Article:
Wednesday February 21, 2024

Consequences of inequality

August 04, 2020

Capitalism, as Thomas Piketty’s Capital in the Twenty-First Century shows, relentlessly worsens wealth and income inequalities. That inherent tendency is only occasionally stopped or reversed when masses of people rise up against it.

That happened, for example, in western Europe and the US during the 1930s Great Depression. It prompted social democracy in Europe and the New Deal in the United States. So far in capitalism’s history, however, stoppages or reversals around the world proved temporary. The last half-century witnessed a neoliberal reaction that rolled back both European social democracy and the New Deal. Capitalism has always managed to resume its tendential movement toward greater inequality.

Among the consequences of a system with such a tendency, many are awful. We are living through one now as the Covid-19 pandemic, inadequately contained by the US system, savages Americans of middle and lower incomes and wealth markedly more than the rich. The rich buy better healthcare and diets, second homes away from crowded cities, better connections to get government bailouts, and so on. Many of the poor are homeless.

Tasteless advice to “shelter at home” is, for them, absurd. Low-income people are often crowded into the kinds of dense housing and dense working conditions that facilitate infection. Poor residents of low-cost nursing homes die disproportionally, as do prison inmates (mostly poor). Pandemic capitalism distributes death in inverse proportion to wealth and income.

Social distancing has destroyed especially low-wage service sector jobs. Rarely did top executives lose their positions, and when they did, they found others. The result is a widened gap between high salaries for some and low or no wages for many. Unemployment invites employers to lower wages for the still employed because they can.

Pandemic capitalism has provoked a massive increase in money-creation by central banks. That money fuels rising stock markets and thereby enriches the rich who own most shares. The coincidence of rising stock markets and mass unemployment plus falling wages only adds momentum to worsening inequality.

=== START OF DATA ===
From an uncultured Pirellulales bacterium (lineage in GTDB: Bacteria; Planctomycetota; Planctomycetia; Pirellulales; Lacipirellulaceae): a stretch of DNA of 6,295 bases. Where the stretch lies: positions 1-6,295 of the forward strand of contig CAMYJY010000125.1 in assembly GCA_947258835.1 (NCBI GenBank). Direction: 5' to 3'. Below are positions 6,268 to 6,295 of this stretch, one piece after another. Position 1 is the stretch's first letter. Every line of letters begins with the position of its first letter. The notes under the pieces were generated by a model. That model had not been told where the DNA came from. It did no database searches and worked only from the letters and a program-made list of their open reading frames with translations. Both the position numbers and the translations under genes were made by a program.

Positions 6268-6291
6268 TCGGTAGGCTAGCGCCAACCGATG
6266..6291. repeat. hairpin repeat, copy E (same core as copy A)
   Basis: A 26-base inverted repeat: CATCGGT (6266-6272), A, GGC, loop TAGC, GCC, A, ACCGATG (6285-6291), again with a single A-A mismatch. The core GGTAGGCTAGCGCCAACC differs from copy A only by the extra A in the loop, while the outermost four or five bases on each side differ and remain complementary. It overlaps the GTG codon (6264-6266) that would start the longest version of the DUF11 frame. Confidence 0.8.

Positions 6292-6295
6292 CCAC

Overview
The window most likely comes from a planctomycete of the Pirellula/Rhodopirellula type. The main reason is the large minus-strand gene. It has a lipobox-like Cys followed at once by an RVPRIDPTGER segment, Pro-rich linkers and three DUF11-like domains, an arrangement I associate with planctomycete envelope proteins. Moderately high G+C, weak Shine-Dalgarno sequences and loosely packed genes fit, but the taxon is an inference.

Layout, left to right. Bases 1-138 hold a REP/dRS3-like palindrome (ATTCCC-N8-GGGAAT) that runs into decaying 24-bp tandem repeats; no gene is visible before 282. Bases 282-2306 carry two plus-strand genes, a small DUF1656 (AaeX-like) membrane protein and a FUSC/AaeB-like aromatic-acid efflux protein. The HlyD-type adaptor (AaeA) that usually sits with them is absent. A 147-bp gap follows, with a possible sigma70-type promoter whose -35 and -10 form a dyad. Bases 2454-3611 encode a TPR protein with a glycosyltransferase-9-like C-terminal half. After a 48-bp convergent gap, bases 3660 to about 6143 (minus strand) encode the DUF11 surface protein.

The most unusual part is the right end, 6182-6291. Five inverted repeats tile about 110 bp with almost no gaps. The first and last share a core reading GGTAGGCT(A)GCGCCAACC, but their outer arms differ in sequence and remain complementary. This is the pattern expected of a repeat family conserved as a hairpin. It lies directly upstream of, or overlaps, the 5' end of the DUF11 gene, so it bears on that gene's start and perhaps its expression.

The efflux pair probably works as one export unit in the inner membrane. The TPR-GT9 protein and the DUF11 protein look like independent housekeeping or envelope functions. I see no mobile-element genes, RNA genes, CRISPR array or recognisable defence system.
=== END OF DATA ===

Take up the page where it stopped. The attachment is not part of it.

Unequal economic distributions (of income and wealth) finance unequal political outcomes. Whenever a small minority enjoys concentrated wealth within a society committed to universal suffrage, the rich quickly understand their vulnerability. The non-wealthy majority can use universal suffrage to prevail politically. The majority’s political power could then undo the results of the economy including its unequal distribution of income and wealth. The rich corrupt politics with their money to prevent exactly that outcome. Capitalists spend part of their wealth to preserve (and enlarge) all of their wealth.

The rich and those eager to join them in the US dominate within both Republican and Democratic parties. The rich provide most of the donations that sustain candidates and parties, the funding for armies of lobbyists “advising” legislators, the bribes, and many issue-oriented public campaigns. The laws and regulations that flow from Washington, states, and cities reflect the needs and desires of the rich far more than those of the rest of us.

The peculiar structure of US property taxes offers an example. In the US, property is divided into two kinds: tangible and intangible. Tangible property includes land, buildings, business inventories, automobiles, etc. Intangible property is mostly stocks and bonds. Rich people hold most of their wealth in the form of intangible property. It is thus remarkable that in the US, only tangible property is subject to property tax. Intangible property is not subject to any property tax.

Excerpted from: 'The Consequences of Inequality Can Be Fatal'.